Taking Over: ISIS Takes Strategic Control Over Iraqi Towns


Editor’s Note: ISIS is gradually taking control of Iraq. Baghdad is not looking like a safe place to be right now.

A strategic border crossing and three other towns in western Iraq fell Saturday to the control of ISIS militants, a senior Iraqi security official said.

In addition to their offensives in northern Iraq, the militants have strengthened their hand in the western province of Anbar, the country’s largest geographically, and were controlling Qaim, Rawa, Ana and Husaybah, said the senior official, who’s based in Anbar.

In all, the Islamic State in Syria and Iraq, or ISIS, controlled more than 70% of Anbar province, two security officials in the province told CNN.

Most importantly, ISIS controlled the strategic town of Qaim on the border with Syria, where the enemy fighters enjoy a stronghold, Iraqi security officials said Saturday.

Together, the four towns are situated along a highway from Syria to Baghdad, heightening possibilities that the militants could now march from the west to lay siege to the Iraqi capital. One of the four towns, Husaybah, is just 100 kilometers (60 miles) outside Baghdad.

CNN’s Nic Robertson says fighters from Syria are capable of reaching the outskirts of Baghdad in less than four hours.

Local tribes who had sided with ISIS told soldiers in Anbar to put down their weapons, change into civilian clothes and go home.

Iraq’s military withdrew overnight from Haditha, which is the site of the largest hydroelectric plant in Anbar. The plant is vital to the province’s water supply.

Local tribal leaders considered friendly to the Iraqi army took over security for the town, but officials believe it will fall to ISIS, said the officials, who are not authorized to speak to the media.

Iraq’s military spokesman, Maj. Gen. Qassim Atta, told reporters there was a “strategic withdrawal” in some areas in Iraq, but didn’t say whether these locations were in Anbar province.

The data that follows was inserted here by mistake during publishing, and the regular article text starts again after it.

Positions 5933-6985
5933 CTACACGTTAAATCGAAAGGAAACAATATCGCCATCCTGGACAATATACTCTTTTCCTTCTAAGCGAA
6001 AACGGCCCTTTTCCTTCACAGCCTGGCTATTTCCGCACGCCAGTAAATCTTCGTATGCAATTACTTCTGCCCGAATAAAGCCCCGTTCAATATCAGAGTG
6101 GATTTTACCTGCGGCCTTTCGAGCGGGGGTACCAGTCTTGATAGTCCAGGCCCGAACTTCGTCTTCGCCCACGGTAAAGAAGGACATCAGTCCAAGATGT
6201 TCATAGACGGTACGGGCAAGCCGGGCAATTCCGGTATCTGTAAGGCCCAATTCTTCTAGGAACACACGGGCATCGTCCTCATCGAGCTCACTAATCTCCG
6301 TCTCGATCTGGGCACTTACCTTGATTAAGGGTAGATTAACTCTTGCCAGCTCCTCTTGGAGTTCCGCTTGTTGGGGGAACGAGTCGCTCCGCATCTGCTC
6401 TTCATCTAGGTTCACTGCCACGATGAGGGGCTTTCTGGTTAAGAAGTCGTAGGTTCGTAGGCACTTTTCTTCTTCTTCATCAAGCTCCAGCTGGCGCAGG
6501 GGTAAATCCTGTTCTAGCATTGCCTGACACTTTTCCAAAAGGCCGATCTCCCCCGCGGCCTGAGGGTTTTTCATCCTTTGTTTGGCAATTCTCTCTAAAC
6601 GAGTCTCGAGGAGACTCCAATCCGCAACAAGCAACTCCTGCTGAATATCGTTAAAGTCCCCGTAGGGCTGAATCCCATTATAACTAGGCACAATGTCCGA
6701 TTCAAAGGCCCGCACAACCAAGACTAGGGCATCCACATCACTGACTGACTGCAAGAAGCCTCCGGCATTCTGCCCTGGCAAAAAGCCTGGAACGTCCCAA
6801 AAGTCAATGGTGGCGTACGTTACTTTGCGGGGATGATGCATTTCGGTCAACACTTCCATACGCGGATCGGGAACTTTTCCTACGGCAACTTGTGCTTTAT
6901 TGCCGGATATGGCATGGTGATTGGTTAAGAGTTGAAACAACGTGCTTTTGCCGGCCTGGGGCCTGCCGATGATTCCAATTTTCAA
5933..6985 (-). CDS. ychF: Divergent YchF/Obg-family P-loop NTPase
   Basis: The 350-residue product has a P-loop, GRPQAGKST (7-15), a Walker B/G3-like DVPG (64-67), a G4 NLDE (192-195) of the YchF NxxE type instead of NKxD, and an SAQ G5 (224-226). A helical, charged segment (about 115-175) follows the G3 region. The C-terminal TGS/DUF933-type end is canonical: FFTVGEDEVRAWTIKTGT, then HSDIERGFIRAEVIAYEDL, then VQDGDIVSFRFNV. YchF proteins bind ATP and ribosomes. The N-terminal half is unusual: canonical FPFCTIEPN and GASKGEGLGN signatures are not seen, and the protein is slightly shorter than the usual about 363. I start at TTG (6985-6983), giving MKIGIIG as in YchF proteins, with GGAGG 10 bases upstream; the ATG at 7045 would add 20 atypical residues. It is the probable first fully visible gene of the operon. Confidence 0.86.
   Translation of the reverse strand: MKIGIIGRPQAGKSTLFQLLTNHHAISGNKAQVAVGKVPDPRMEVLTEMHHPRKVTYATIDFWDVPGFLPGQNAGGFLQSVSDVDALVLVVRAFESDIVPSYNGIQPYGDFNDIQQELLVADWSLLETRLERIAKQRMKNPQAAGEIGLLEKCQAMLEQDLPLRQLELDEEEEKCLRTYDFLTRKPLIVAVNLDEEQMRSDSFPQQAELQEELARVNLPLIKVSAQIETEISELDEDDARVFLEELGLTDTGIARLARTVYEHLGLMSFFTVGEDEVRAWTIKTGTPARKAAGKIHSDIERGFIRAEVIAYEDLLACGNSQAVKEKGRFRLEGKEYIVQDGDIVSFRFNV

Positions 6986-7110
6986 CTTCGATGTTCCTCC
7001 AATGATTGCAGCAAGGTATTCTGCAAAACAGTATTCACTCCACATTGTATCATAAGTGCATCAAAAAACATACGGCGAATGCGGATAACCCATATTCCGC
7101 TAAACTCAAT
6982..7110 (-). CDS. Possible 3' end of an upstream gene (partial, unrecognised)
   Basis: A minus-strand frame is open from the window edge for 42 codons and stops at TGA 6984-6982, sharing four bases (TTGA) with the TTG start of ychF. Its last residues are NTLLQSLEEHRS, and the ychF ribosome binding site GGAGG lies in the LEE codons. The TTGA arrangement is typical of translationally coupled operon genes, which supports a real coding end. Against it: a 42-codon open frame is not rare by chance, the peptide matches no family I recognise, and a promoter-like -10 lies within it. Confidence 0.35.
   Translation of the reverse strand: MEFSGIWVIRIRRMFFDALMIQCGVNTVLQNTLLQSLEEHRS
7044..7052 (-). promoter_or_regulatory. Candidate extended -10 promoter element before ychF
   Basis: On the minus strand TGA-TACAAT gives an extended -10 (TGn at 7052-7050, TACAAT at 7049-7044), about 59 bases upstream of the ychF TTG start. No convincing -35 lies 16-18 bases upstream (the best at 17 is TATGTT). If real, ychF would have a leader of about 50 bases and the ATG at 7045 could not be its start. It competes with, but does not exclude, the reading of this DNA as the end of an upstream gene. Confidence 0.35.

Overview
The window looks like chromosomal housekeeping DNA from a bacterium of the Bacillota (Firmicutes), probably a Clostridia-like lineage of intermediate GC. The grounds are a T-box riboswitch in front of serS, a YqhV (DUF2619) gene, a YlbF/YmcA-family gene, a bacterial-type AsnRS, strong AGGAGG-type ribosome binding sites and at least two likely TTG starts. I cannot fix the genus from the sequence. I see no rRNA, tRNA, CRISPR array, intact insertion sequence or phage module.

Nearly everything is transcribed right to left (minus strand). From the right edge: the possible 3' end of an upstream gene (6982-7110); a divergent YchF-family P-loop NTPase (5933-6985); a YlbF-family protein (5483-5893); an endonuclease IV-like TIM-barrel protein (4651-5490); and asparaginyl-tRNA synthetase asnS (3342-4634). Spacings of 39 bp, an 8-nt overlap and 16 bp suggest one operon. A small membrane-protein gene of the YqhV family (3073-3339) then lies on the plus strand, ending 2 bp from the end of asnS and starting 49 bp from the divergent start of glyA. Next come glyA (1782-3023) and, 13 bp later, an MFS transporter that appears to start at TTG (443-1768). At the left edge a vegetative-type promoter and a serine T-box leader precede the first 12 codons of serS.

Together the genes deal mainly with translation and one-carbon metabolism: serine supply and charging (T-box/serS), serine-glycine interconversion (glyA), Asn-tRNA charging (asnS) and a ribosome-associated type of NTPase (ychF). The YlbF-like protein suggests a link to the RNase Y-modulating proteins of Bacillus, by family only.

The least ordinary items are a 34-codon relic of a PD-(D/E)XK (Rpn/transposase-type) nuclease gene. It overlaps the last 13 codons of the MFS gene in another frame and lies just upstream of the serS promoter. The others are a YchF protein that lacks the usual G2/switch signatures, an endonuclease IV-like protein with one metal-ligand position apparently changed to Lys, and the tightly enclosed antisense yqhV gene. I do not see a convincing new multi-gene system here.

He said the withdrawals were part of a campaign to “open all these fronts so we can strengthen our positions.”

Since clashes erupted Friday in Qaim, at least 11 Iraqi soldiers have been killed and 21 more have been wounded. Also, at least 20 militants were killed after Iraqi forces shelled areas from which the extremists launched attacks, two security officials in Ramadi told CNN.

Qaim sits across from Syria’s Deir Ezzor province, where ISIS controls at least three towns, including areas near the military airport of Deir Ezzor, said the Syrian Observatory for Human Rights, an opposition group in London that monitors the Syrian conflict.

Why Qaim is important

“This advancement (in Syria) is considered a very important and strategic step because ISIS has tried to take a complete control over areas in the east of Deir Ezzor in order to reach to the Syrian-Iraqi borders, and then to connect its held areas in both Syria and Iraq with each other,” the opposition group said.

Across the border from Qaim is the Syrian town of Al-Bukamal, which is under the control of other Islamist brigades such as the al-Nusra Front, said Rami Abdulrahman of SOHR. ISIS doesn’t control that town, he added Saturday.

Iraqi forces were fighting the suspected ISIS militants on at least two fronts.

They discovered dozens of militants on the Syrian side of the border, security officials said.

Support by some Sunni tribesmen for ISIS is proving pivotal in the militants’ success, a senior security official in Ramadi told CNN. If the Sunni tribes do not decide to help and support Iraqi security forces, it will be very difficult for Iraqi forces to regain full control of Qaim, the senior official said.

In the meantime, Iraqi forces were waiting for more troops to arrive in Qaim, located about 500 kilometers (300 miles) west of Baghdad.

This article continues at cnn.com

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